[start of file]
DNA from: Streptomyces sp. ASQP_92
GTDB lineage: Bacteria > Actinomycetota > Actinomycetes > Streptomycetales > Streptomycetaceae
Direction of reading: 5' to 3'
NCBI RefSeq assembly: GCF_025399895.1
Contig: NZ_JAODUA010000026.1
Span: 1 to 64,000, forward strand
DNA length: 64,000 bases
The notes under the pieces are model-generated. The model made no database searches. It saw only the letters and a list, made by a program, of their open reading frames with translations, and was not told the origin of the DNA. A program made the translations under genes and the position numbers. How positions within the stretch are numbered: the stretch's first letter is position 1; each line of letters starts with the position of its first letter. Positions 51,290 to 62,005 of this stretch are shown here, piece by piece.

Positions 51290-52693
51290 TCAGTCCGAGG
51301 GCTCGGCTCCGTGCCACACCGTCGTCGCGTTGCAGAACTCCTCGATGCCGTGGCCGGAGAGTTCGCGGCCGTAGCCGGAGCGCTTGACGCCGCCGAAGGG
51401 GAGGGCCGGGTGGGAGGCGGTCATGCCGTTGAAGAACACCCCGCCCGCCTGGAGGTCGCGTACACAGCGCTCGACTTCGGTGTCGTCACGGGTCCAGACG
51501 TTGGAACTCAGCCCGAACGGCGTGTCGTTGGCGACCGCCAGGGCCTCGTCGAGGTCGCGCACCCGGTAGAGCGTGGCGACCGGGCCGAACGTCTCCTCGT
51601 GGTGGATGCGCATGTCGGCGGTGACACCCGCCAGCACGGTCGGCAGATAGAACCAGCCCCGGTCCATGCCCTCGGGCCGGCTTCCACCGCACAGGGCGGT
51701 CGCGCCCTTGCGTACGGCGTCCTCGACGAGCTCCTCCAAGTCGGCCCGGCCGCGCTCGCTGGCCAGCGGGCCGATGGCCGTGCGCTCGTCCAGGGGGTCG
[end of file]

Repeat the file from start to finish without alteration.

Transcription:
DNA from: Streptomyces sp. ASQP_92
GTDB lineage: Bacteria > Actinomycetota > Actinomycetes > Streptomycetales > Streptomycetaceae
Direction of reading: 5' to 3'
NCBI RefSeq assembly: GCF_025399895.1
Contig: NZ_JAODUA010000026.1
Span: 1 to 64,000, forward strand
DNA length: 64,000 bases
The notes under the pieces are model-generated. The model made no database searches. It saw only the letters and a list, made by a program, of their open reading frames with translations, and was not told the origin of the DNA. A program made the translations under genes and the position numbers. How positions within the stretch are numbered: the stretch's first letter is position 1; each line of letters starts with the position of its first letter. Positions 51,290 to 62,005 of this stretch are shown here, piece by piece.

Positions 51290-52693
51290 TCAGTCCGAGG
51301 GCTCGGCTCCGTGCCACACCGTCGTCGCGTTGCAGAACTCCTCGATGCCGTGGCCGGAGAGTTCGCGGCCGTAGCCGGAGCGCTTGACGCCGCCGAAGGG
51401 GAGGGCCGGGTGGGAGGCGGTCATGCCGTTGAAGAACACCCCGCCCGCCTGGAGGTCGCGTACACAGCGCTCGACTTCGGTGTCGTCACGGGTCCAGACG
51501 TTGGAACTCAGCCCGAACGGCGTGTCGTTGGCGACCGCCAGGGCCTCGTCGAGGTCGCGCACCCGGTAGAGCGTGGCGACCGGGCCGAACGTCTCCTCGT
51601 GGTGGATGCGCATGTCGGCGGTGACACCCGCCAGCACGGTCGGCAGATAGAACCAGCCCCGGTCCATGCCCTCGGGCCGGCTTCCACCGCACAGGGCGGT
51701 CGCGCCCTTGCGTACGGCGTCCTCGACGAGCTCCTCCAAGTCGGCCCGGCCGCGCTCGCTGGCCAGCGGGCCGATGGCCGTGCGCTCGTCCAGGGGGTCG